Anyway, I felt so happy back in August when I knew that the Dev center is opening in the country I live in. YallaApps informed all their subscribers that they need to register for new accounts in the dev center and pay full and then in November Microsoft would refund your subscriptions. They said if you like to keep the rating and reviews (which are many for my apps) you need to file a request on a specific online form. Which I did very early once they announced it. They also said if you don’t need to keep your ratings and reviews, you can send us a request for deleting the apps from our side and you submit them again with your account.
So, after registering and finishing all their requirments, I waited. And waited some more. I wrote to their blog as a comment and the comment is still waiting moderation for about a month now.
I wrote on their facebook page asking about the migration and no reply for about a week.
I wrote to their support email and I received an auto-reply saying that we received your email, and we’ll respond to you within 48 hours. And for over a week now, nothing.
I received an email three days ago from Microsoft Global Publishing Partner Program saying that a refund will be issued for you dev center subscription and they mentioned nothing about the apps migration. I replied to their email asking about an ETA for the mogration of apps and they replied to me saying that the app migration has already been done. We did not receive a request from Yalla to transfer any apps to you account. No further migration is possible now..!!!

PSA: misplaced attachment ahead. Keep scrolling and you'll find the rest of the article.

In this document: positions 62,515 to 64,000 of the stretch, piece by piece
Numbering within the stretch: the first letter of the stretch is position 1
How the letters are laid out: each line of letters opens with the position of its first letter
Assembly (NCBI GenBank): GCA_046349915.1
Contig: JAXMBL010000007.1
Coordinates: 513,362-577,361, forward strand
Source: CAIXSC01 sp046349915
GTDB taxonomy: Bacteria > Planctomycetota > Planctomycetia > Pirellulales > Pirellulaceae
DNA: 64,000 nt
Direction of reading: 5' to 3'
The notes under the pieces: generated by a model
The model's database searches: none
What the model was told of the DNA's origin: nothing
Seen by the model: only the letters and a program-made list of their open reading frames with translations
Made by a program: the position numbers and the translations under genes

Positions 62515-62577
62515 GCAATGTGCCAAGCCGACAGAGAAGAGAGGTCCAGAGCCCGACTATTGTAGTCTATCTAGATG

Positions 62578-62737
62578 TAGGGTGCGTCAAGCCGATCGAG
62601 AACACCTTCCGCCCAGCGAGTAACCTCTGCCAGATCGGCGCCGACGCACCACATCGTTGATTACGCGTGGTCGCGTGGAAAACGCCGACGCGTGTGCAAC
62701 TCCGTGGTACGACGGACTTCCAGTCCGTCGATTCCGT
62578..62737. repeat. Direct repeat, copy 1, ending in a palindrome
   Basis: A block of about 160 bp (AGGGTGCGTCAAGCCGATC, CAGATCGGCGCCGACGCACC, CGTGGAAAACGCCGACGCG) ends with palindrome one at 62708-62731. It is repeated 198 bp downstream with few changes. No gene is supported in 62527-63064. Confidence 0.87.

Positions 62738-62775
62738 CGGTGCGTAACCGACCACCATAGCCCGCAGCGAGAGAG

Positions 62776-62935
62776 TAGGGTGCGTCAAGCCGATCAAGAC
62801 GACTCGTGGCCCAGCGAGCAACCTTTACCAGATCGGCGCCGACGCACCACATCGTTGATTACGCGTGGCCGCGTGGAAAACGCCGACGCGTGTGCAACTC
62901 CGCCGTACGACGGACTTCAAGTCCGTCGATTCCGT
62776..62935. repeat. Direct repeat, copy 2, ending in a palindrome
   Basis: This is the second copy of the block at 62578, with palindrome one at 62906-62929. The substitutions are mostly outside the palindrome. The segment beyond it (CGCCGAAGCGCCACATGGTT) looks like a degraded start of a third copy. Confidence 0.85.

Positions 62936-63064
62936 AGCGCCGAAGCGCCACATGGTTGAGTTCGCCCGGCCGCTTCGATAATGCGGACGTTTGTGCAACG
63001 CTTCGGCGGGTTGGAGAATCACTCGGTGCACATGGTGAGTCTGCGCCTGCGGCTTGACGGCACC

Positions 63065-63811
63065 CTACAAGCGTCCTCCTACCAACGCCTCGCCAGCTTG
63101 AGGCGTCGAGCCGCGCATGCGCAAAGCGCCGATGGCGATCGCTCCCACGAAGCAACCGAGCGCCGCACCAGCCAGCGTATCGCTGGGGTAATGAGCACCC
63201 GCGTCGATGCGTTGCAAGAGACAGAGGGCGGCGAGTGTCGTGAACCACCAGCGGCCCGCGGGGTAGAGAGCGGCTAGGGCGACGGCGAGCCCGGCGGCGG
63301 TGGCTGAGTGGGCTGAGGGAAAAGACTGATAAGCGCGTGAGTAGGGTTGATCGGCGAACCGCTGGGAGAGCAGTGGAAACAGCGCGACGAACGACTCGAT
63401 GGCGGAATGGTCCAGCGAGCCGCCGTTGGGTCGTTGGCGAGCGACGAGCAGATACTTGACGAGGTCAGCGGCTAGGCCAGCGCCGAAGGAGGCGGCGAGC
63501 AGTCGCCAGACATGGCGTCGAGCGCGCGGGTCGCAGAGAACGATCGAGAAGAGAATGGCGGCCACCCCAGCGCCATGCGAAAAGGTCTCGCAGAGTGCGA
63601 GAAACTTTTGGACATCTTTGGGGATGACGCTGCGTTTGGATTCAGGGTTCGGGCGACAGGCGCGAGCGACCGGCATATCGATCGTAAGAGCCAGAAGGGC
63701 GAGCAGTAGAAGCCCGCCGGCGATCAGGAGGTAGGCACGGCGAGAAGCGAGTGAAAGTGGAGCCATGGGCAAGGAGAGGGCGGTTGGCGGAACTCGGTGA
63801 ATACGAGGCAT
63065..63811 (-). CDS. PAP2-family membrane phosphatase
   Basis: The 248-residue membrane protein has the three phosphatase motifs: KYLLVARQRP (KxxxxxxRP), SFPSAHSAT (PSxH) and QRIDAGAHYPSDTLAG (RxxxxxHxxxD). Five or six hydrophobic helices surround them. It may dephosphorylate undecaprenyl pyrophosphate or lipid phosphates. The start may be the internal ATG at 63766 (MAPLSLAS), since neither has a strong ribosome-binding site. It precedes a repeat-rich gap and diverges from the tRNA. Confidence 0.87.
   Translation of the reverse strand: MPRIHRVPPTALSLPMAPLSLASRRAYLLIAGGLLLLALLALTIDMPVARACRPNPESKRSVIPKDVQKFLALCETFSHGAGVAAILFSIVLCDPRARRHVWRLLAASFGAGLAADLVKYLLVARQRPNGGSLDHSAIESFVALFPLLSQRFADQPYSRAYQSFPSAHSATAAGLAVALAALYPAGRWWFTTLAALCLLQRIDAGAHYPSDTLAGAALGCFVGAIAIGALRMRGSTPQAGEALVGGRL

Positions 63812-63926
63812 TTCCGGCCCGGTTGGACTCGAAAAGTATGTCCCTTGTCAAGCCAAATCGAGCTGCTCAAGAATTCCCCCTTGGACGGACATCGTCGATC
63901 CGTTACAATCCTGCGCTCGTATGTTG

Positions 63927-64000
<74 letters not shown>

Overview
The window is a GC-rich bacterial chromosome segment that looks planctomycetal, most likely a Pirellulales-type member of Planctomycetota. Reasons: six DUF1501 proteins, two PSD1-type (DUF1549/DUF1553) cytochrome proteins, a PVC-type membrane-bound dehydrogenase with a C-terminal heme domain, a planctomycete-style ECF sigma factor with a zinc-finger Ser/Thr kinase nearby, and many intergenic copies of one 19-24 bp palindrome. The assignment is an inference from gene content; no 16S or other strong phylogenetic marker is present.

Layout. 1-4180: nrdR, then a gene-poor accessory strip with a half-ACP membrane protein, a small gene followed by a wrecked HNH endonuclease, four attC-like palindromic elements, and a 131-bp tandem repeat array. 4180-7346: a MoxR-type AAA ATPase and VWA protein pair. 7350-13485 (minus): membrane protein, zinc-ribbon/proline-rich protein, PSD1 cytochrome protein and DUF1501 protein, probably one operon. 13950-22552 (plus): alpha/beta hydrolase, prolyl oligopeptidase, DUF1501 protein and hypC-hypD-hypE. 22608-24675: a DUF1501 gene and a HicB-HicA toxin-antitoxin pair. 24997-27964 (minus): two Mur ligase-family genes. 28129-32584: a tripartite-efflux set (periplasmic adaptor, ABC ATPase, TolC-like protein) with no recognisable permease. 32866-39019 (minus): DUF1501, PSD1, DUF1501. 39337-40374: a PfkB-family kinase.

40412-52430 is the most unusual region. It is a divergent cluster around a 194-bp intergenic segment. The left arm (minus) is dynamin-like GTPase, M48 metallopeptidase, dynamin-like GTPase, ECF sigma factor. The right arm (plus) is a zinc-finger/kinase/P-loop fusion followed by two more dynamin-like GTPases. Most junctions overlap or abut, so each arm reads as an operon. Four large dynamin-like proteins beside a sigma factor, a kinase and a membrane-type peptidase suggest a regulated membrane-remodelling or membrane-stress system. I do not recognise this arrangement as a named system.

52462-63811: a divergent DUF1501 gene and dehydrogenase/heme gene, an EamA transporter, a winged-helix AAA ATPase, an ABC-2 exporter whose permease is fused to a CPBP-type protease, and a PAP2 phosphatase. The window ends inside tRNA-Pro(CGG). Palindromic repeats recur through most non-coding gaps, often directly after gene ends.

I do not know specifically whose mistake is this, but I am very sure it is not mine and I do not want to pay for the mistakes of Microsoft and/or their partners.
So I looked-up YallaApps and their mother company “Prototype Interactive” in Dubai Media City and I called their phone number many times and all I get is voice mail.
Me and all other people stuck with YallaApps would like Microsoft to take action and protect our rights from a bad Microsoft partner. How can you ask for more devs to come in when the ones you already have are jumping out?
* Update 11-Dec-2012: Someone actually answered my 5th or 6th phone call and I re-explained the issue and they said they will look into it and get bak to me TODAY.
* Update 11-Dec-2012: I received an email from YallaApps asking for details and acknowledging that the migration was finished and my apps we not migrated.
* Update 21-Dec-2012: I received and email from Microsoft (replying to my email on Dec. 10th) saying that there will be a second batch of migrations and they do not guarantee that it will be successful nor they can give a time line.
This is a simple app that performs conversion of numbers between different numbering systems; Binary, Octal, Decimal, Hexadecimal, and Binary-Coded Decimal (BCD). Starting from v1.1, the app supports fraction conversion also with accuracy of up to 12 binary digits.
More systems will be supported in the upcoming versions.
If you would like to suggest a feature for the next version or you have found an issue in the app, contact me on info (at) mohammedalani.com
This app supports Windows phone 7.5 and 8.
Winodws Phone store link:
* v1.1: (Expected publishing date: Dec. 12th, 2012)
- added BCD conversion.
- added fraction conversion.
- published on Dec. 5th, 2012